Lawney Reyes dedicates his sculpture Blue Jay, which honors his brother Bernie Whitebear, on February 27, 2004.

  • By Rosette Royale
  • Posted 10/20/2015
  • Essay 11132

On February 27, 2004, Sin-Aikst (Colville) Indian artist Lawney Reyes (b. 1931) attends a dedication ceremony at the Daybreak Star Indian Cultural Center for a sculpture he created called Blue Jay, which honors his brother, Native American activist Bernie Whitebear (1937-2000). Reyes created the sculpture in 1972, when the Bank of California commissioned him to make a piece for its Seattle office. The ceremony, which features drumming, singing, and a prayer for Whitebear, marks the bank's donation of the sculpture, more than 30 years after its creation, to Daybreak Star. The cultural center, located in Discovery Park in Seattle's Magnolia neighborhood, was headed by Whitebear from its opening in 1977 until his death.

An Honoring -- and "a Joke" -- Sculpted in Pine

Lawney Reyes, his brother Bernard (who would later take the name Whitebear), and their sister Luana Reyes (1933-2001) grew up in poverty largely on the Colville Indian Reservation in Eastern Washington. All three went on to prominent careers, Lawney as an artist, designer, architect, and eventually author; Bernie as a leading activist in the "Red Power" movement of the 1970s and beyond; and Luana with local and national Indian health agencies.

Blue Jay was a 30-foot-long sculpture that Lawney Reyes crafted from white sugar-pine, with copper inlays, leather, and beaded fringe. Parts of the sculpture were stained mahogany, crimson, and ultramarine. The piece combines styles from the Salish and Pacific Northwest Native traditions. The bird's scissor beak holds a nut carved to resemble the sun.

When it came time to design the eye, Reyes struggled to find an appropriate image. He later recalled, "Bernie watched me carve it out ... I was trying to figure out what to put in the eye" (Dillon). Eventually, Reyes carved a bear holding a white man -- a clear reference to Whitebear's sometimes difficult interactions with white people during his efforts to empower Native Americans. Reyes said, "It was meant, more or less, as a joke between my brother and I ... But it fit in the design and I wanted the piece to remember my brother" (Long).

A Belated Homecoming

The return of Blue Jay to Daybreak Star marked a fitting reunion.

On March 8, 1970, Whitebear was a leader in an occupation of Fort Lawton, a facility in Seattle's Magnolia neighborhood that the U.S. Army planned to decommission. Undertaken by the United Indian People's Council (later United Indians of All Tribes Foundation a.k.a. UIATF), the nonviolent occupation was a response to failed discussions with local officials to acquire some of the soon-to-be decommissioned land. Hundreds of Native Americans and their supporters joined Whitebear and other leaders, including Puyallup Tribe activist Bob Satiacum (1929-1991). Some protesters were hauled to jail.

After months of negotiations and federal intervention, the occupation proved successful. The city offered UIATF a 99-year lease for 20 acres of land, and Whitebear asked Reyes to help design a structure. Working with architects Clifford Jackson and Yoshio Arai, Reyes designed Daybreak Star Indian Cultural Center. The center opened on May 13, 1977, Reyes' forty-sixth birthday (Reyes, 99-112). Whitebear served as UIATF executive director, and he maintained an office in Daybreak Star until the time of his death.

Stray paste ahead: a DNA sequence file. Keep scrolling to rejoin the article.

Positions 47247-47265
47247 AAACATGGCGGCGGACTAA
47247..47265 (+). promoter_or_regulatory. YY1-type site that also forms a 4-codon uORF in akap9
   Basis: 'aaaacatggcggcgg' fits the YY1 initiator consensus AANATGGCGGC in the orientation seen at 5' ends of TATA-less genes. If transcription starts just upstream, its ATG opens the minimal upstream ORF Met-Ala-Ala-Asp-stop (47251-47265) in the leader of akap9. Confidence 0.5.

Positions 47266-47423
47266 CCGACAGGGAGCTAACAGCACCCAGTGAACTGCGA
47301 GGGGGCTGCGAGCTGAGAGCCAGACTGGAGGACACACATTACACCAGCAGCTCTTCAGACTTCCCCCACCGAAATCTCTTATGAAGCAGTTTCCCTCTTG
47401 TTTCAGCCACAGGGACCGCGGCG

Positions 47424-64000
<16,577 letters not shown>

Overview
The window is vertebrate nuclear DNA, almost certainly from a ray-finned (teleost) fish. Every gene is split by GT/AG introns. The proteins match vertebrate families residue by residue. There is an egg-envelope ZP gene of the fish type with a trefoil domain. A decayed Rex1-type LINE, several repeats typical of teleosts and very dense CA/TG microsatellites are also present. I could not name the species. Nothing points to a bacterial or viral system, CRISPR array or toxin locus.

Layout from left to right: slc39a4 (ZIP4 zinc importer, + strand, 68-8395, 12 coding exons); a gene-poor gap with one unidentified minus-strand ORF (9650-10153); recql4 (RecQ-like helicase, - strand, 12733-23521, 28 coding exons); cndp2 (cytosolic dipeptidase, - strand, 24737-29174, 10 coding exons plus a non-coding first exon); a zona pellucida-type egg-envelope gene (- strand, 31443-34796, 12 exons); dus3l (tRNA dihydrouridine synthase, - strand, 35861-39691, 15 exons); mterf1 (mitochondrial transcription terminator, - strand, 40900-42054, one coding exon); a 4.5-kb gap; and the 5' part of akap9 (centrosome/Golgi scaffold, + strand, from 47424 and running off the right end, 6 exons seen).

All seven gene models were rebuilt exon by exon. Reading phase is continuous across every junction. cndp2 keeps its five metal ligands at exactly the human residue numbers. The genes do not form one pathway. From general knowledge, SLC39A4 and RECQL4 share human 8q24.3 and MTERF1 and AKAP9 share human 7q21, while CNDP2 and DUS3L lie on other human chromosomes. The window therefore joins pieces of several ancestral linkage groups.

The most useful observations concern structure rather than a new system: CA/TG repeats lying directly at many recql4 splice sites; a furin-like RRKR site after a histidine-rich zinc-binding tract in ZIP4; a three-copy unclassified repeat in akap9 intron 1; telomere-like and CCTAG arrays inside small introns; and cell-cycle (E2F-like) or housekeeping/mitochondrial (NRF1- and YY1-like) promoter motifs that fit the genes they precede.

"Where He Belongs"

At the time Blue Jay was commissioned, Reyes worked as interior designer for Seattle First National Bank (Seafirst). In creating the work for Bank of California, he designed a piece for a competitor. Whitebear would take friends to see the sculpture, telling them that he had created it. During the dedication ceremony Reyes said, "People have been coming up to me saying, 'I thought Bernie did it'" (Dillon).

Bank of California housed the piece in its office downtown. But in what was deemed a "significant" return (Long), the bank (then known as Union Bank of California) donated Blue Jay, along with a buffalo-hide painting and an oil painting, to Daybreak Star in December 2003. The sculpture was dedicated in its new home with a ceremony held on February 27, 2004. UIATF arts coordinator Marlee Markishtum said, "Lawney is so tied to this place, not just because he was one of the architects for the center, but his family has strong ties here. It's interesting to note, Bernie is right back here where he belongs" (Long).


Rosette Royale interview with Lawney Reyes, October 5 and 6, 2015, Seattle, transcript in possession of Rosette Royale, Seattle; Mike Dillon, "'Blue Jay' Finds Its Way to Daybreak Star," Magnolia News, March 3, 2004, p. 1; Levi J. Long, "Sculpture Returns to Its Roots -- 'Blue Jay,' Memorializing Late Colville Tribe Activist, Is Back at Discovery Park," The Seattle Times, February 27, 2004, p. B-1; Online Encyclopedia of Washington State History, "Fort Lawton military police clash with Native American and other protesters in the future Discovery Park on March 8, 1970" (by Patrick McRoberts and Kit Oldham), (accessed October 14, 2015); Lawney L. Reyes, Bernie Whitebear: An Urban Indian's Quest for Justice (Seattle: University of Washington Press, 2006).

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